MMDA: No special treatment for Grab drivers despite gift of 100 body cams
Traffic enforcers deployed to the country’s busiest thoroughfare now have an extra pair of eyes to help them catch erring motorists, the Metropolitan Manila Development Authority (MMDA) said on Monday.
This was after Grab Philippines donated 100 body cameras emblazoned with the MMDA seal and below it, the transport network company’s unmistakable, curvilinear green logo.
MMDA General Manager Jojo Garcia sought to temper fears, however, that the high-resolution, China-made cameras would entitle Grab drivers to special treatment from the agency.
“Let’s not put malice into it,” Garcia told reporters, adding: “There are private sectors who really want to help because when traffic frees up, they also benefit.”
The president of a commuters’ group also welcomed the donation, saying it would be “beneficial to all stakeholders involved.” But at the same time, she called on the terms of the endowment to be made clear.
“We know that when there are donations, people wonder, ‘What do they want?’” said Maricor Akol, head of the National Center for Commuter Safety and Protection.
“So there are no lingering doubts, the deed of donation must state clearly that there are no strings attached,” Akol told the Inquirer.
Part of Grab’s CSR efforts
Grab’s public affairs head, Leo Emmanuel Gonzales, said the donation, which was part of the company’s corporate social responsibility (CSR) efforts, would “not in any way protect erring Grab drivers.”
“The fact that we offered this as a donation, we are putting our foot forward in saying please, go ahead, if there are any erring drivers under Grab, then apprehend them by all means,” Gonzales stressed.
If drivers who violate traffic rules introduce themselves as Grab employees and are allowed to walk free, it will be caught on camera and MMDA enforcers will face the consequences, Garcia warned.
“These cameras will bolster transparency and protect enforcers who are cursed at, fought with or injured,” he added. “For motorists, it will protect them from enforcers who ask for bribes.”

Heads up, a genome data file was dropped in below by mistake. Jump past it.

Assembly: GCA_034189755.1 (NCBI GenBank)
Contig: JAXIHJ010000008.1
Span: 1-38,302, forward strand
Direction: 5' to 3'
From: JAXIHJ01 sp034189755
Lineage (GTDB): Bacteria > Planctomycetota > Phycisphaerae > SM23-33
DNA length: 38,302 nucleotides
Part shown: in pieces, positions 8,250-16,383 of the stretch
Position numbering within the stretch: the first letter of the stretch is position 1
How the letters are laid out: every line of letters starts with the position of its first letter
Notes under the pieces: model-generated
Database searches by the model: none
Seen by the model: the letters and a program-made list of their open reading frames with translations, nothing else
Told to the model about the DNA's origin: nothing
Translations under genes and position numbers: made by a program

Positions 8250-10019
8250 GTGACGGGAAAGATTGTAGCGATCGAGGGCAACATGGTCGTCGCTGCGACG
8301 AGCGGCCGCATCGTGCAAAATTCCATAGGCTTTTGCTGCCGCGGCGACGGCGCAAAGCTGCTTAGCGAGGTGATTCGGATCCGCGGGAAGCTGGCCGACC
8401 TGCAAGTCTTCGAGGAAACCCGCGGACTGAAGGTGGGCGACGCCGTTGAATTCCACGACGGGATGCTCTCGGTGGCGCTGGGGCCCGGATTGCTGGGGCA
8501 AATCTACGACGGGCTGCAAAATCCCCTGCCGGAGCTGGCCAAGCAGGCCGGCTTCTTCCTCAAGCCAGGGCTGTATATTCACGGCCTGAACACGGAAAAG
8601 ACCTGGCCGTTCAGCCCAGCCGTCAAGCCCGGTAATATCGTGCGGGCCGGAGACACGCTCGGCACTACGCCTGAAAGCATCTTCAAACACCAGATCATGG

The body cameras, costing around P9,000 each, will cover only a small fraction of the MMDA’s 2,000-strong bevy of traffic enforcers.
Garcia expressed hope, however, that more donations from the private sector would enable at least half of them to be equipped with body cameras this year. The MMDA does not have enough money to buy the equipment for its men, he said.
The Grab-donated cameras would likely be distributed to enforcers assigned to Edsa this week after they undergo training, Garcia added.
According to Gonzales, the cameras were “very easy to use.” He said the LCD-equipped devices with a battery life of 12 hours would produce high-quality video and voice recordings, even at night.
The MMDA added that the cameras would record nonstop and enforcers would be asked to explain any gaps in the footage.
Speedy apprehension process
Aside from reinforcing transparency, body cameras could also help decongest various choke points throughout Metro Manila by speeding up apprehensions, according to Akol.
“Now, when violators are caught, they move to the side and hog the lane. With body cameras, it’s a swift transaction; no questions asked,” Akol said.
Garcia said the footage captured by body cameras would be regularly reviewed to spot misdeeds committed by both enforcers and motorists.
“I’m giving a warning to motorists: If you do something wrong, don’t make any attempt to bribe [the enforcer],” the MMDA official added. “You are testing [their] personality and honesty. Let’s help them change.”
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